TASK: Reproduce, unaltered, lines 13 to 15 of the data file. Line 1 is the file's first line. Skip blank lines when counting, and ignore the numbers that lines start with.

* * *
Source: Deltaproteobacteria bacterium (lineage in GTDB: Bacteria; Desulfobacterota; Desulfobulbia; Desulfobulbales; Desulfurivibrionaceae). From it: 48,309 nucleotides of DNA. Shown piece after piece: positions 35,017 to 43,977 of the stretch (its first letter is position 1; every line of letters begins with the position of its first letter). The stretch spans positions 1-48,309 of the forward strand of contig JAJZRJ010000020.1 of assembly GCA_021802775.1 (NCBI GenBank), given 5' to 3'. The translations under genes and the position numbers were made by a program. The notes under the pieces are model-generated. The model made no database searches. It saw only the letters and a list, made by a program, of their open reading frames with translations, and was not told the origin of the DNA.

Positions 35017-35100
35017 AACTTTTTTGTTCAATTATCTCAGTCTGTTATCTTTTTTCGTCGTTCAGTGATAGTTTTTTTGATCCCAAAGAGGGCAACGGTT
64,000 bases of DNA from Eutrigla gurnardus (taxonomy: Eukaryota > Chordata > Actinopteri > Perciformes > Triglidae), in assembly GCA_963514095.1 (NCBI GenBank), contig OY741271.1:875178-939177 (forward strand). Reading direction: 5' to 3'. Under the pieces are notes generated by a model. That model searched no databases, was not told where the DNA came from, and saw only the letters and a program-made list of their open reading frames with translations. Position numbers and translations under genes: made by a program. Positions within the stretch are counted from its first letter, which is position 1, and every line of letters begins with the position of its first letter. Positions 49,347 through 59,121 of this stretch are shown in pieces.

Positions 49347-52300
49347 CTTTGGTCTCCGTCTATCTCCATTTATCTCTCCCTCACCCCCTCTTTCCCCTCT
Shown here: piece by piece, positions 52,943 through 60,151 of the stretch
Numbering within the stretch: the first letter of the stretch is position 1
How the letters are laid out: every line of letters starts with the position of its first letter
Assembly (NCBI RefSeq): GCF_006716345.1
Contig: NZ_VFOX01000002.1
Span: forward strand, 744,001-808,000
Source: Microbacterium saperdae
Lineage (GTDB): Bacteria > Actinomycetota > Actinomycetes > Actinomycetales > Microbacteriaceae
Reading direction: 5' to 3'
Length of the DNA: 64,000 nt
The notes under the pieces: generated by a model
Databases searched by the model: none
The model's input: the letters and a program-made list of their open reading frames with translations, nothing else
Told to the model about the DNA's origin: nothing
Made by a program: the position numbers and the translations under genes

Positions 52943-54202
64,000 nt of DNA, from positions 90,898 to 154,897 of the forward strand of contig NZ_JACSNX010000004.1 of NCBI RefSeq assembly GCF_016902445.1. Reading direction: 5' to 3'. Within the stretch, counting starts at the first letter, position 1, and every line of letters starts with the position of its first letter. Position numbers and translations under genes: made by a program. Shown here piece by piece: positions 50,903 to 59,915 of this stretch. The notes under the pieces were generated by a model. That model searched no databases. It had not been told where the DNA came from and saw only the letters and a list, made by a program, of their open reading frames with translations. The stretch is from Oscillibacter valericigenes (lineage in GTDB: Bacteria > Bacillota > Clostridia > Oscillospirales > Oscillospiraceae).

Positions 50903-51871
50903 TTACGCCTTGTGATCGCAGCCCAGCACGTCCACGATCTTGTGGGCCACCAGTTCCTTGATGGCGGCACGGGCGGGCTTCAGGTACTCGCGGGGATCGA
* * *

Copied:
Source: Microbacterium saperdae
Lineage (GTDB): Bacteria > Actinomycetota > Actinomycetes > Actinomycetales > Microbacteriaceae
Reading direction: 5' to 3'